Daniel’s* Story

I was brought up in a middle-class home; I lacked nothing and was given all the opportunities one needs to make a success of life. I took this for granted and rebelled against the authority of my parents. At the age of 13 I smoked my first cigarette and got drunk. I was 14 years old when I first smoked dagga. In my second year of high school I started going to nightclubs. I attended nightclubs regularly and when my friend began to deal drugs I assisted him; I was 15 at the time.

In grade 10 I used recreational drugs such as ecstasy, LSD and speed, and by the time I had finished matric I had already used cocaine several times. I would attend night clubs on school nights and then sit in classes the following morning still under the influence of drugs or alcohol. Eventually I stopped attending school altogether and as a result of poor attendance and my bad habits my marks dropped rapidly. I barely managed to pass matric after having to repeat grade 11. I ceased taking part in any extra-mural activities and my relationship with my family broke down completely.

Just prior to finishing high school and in the years that followed I focused on drinking. Three nights a week I would be drunk and I was regularly involved in accidents and fights. I would bully my parents into giving me money so that I could go out, and got very aggressive if they tried to refuse. I crashed my mother’s car several times and I responded violently to any attempt by my parents to discipline me. I was a law unto myself. I smoked crack cocaine for the first time at the age of 22 when I was invited to try it by some guys from my neighbourhood after a night out drinking.

I did not become addicted immediately and my life was still manageable at that stage. In an effort to start a new life and escape from the drugs and drinking that had been causing me so much trouble I decided to go and live in England. Although I travelled 6000 miles to the other side of the world to escape, I took myself and my bad habits with me! After doing well for almost one year and having secured an excellent job, I met up with another South African one night, who told me where I could purchase crack. The dealer was living in my street! I started by visiting him only on weekends when drunk but soon I was smoking every night. For the first time in my life addiction really took hold of me.

I lost my job, car and my flat and eventually moved in with the drug dealer. I worked for him by driving and helping to distribute crack cocaine, amongst various other criminal activities, and in return he would pay me with drugs. One night he had nothing to give me and I had been drinking. I decided to go out and rob somebody to get money for drugs. Shortly afterwards I was arrested and charged with two counts of street robbery, was granted one month’s bail, and was then sentenced to three years in prison. While in prison I abused prescription pain killers and other opiate based medication. After serving two years of my sentence, I was deported to South Africa and less than one week after being released I went back to smoking crack.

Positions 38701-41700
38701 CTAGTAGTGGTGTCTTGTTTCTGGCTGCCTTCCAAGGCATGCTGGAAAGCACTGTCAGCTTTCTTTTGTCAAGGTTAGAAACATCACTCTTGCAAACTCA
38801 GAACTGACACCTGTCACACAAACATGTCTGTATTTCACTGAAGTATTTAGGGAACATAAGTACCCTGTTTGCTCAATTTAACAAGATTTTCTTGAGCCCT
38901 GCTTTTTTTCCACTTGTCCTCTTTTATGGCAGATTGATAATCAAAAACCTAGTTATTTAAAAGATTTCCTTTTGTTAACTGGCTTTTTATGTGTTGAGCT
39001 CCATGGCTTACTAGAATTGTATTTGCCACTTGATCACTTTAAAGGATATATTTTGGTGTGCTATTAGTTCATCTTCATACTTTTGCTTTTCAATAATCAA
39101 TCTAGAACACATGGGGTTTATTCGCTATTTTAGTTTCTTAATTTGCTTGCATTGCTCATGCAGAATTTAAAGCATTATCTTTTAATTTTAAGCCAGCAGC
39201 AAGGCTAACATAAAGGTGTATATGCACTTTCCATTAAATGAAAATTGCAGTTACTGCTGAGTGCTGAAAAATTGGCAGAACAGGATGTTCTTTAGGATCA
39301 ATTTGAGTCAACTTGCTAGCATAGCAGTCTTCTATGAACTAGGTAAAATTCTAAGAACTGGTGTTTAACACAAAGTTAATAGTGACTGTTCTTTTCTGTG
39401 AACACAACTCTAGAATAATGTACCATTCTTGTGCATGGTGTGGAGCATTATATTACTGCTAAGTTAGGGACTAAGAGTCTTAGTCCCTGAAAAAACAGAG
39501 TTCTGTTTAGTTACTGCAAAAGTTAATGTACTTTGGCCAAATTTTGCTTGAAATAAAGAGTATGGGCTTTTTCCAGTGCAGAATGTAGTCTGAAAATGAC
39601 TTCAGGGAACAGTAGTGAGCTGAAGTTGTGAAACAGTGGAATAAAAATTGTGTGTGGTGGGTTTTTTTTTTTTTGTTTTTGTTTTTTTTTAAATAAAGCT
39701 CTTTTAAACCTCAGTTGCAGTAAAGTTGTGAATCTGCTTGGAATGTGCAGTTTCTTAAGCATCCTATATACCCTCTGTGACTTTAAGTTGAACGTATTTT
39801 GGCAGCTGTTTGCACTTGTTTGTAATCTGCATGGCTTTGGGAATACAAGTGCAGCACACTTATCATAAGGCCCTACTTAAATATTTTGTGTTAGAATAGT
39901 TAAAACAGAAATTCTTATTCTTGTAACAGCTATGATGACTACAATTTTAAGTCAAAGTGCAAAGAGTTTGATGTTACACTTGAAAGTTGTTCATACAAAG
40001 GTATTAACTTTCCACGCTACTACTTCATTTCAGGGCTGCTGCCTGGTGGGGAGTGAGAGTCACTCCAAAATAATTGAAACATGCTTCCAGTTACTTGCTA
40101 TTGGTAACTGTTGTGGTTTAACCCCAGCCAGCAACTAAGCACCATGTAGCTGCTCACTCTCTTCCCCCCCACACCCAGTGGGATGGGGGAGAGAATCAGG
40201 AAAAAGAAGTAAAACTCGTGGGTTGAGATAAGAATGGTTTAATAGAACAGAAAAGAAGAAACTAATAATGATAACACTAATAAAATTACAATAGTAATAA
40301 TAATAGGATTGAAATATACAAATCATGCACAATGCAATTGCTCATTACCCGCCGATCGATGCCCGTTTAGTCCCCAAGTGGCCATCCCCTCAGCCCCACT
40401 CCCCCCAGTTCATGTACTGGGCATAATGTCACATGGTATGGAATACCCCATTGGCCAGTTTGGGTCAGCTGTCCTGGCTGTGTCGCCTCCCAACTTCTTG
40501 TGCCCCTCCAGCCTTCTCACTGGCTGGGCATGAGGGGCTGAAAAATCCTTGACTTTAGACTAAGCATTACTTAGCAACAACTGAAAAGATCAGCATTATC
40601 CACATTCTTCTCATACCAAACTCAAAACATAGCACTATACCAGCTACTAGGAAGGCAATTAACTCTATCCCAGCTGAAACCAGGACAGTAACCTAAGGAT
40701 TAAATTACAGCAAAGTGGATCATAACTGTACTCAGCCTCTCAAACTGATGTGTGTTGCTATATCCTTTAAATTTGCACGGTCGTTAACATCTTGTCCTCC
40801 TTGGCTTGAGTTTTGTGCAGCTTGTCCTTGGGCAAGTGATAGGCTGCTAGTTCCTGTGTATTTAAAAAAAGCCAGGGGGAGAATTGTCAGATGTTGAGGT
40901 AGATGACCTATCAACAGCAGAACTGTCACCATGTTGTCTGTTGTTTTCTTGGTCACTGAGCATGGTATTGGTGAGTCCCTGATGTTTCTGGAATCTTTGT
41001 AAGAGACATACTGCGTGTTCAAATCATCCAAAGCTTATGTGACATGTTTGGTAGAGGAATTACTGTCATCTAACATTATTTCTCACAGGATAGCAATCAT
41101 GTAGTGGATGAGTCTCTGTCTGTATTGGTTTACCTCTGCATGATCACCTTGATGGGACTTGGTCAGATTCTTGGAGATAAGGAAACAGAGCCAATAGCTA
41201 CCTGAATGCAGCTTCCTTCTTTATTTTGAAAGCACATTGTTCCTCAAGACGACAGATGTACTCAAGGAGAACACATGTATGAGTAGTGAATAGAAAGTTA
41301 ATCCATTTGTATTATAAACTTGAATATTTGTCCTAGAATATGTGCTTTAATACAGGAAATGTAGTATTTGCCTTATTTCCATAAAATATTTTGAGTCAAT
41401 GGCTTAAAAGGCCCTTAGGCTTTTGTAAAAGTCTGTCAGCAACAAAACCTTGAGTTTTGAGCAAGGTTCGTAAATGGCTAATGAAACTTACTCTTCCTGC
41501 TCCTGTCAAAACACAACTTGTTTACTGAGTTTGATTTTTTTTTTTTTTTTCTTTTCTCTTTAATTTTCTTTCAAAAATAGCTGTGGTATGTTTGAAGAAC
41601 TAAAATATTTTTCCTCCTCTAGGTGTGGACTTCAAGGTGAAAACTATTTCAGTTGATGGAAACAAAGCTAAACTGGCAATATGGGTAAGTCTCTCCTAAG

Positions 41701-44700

I managed to keep a job for a short time but soon replaced my habit of smoking crack with that of smoking heroin (sugars/whoonga). Eight months later I was living on the street having lost my job, vehicle and place to stay once more. By this stage drugs had taken hold of me in a way I had never imagined possible. I slept on the street or in shelters and begged or stole to get money for drugs. After some time I was shown how to inject heroin and this then replaced my habit of smoking it. Both my parents had restraining orders against me from the local police station and I had not spoken to my brother in nearly 6 years. I had reached a point where I had decided that the only way out was to commit suicide.

It was at this stage that I was told about a place where I could get help. I arrived with an organization called the Concerned Community and joined their program. I was in a hopeless situation when I arrived and suicide was still an option I was seriously considering.

Through attending the daily sessions and with guidance from the numerous caregivers I was able to speak about all the wrong things I had done in my life. As a result of confessing all of these sins I was set free and was able to meet with and form a relationship with God. Through confession, the will to change and the Lord’s work in my life, the chains of my addiction have been shattered. It has been nearly four years since I first arrived with the Concerned Community. Not only am I no longer using drugs but now have an administrative job and will may soon begin studying towards a degree. My relationship with my parents is now even better than it was before I started taking drugs!

I thank the Concerned Community for the role they have played helping me to get my life back and I thank the Lord for gracefully snatching me back from the gates of hell.

* Places, names and identifying details of individuals have been changed to protect their privacy.

Outreach Pretoria August 2023

The Concerned Young People of South Africa (CYPSA), an organisation of our young people, had the wonderful opportunity to reach...

Outreach Phoenix, Durban 29 May 2023

bty bty bty bty bty bty bty bty bty bty bty bty bty bty bty bty bty bdr bty bty...